Fang said the newly created "S4 process" uses a patterned superionic material as a stamp, and etches a metallic film by an electrochemical reaction. In superionic materials, metal ions can move nearly freely around the crystal lattice. Such mobile materials can also be used in batteries and fuel cells.
"The most difficult step in the S4 process is making the stamp extremely flat and smooth," said graduate student Keng H. Hsu, the paper’s lead author. "Currently, our resolution for patterning details is 50 nanometers. As better tools for engraving the stamps are developed, we will achieve finer resolution.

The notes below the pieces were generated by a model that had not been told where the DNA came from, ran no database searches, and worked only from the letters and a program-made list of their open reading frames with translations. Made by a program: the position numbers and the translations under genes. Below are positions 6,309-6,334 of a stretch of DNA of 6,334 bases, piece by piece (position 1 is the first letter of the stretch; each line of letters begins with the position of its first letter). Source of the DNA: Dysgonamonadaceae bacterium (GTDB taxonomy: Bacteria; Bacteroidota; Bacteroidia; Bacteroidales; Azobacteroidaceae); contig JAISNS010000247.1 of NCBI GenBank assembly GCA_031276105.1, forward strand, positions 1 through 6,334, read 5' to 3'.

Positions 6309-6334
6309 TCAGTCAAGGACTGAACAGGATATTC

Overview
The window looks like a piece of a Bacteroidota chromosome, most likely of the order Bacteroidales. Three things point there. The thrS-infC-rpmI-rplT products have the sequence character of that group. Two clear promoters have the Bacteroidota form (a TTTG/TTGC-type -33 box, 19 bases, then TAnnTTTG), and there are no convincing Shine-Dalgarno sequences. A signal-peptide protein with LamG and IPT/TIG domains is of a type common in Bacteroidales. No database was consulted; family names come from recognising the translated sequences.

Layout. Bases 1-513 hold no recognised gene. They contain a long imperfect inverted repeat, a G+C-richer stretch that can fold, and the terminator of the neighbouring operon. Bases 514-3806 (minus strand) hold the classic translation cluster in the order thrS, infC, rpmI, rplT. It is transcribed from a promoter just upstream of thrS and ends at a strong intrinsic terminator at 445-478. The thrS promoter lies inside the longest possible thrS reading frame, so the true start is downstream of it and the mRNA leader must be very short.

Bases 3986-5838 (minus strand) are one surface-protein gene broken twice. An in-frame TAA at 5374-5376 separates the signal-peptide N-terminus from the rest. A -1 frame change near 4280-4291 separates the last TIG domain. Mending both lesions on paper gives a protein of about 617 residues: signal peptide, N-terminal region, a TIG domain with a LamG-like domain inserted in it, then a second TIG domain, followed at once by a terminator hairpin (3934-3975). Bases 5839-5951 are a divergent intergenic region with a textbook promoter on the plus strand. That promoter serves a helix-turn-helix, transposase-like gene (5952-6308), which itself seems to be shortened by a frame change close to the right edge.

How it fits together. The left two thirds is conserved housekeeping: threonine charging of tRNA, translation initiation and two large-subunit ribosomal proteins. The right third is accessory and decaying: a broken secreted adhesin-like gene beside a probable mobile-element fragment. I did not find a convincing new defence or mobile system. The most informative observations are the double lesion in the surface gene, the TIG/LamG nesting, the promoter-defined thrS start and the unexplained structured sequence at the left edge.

Unlike conventional processing – in which patterns are first placed on photoresist, followed by metal deposition and subsequent etching – the S4 process creates high-resolution metallic nanopatterns in a single step, potentially reducing manufacturing costs and increasing yields.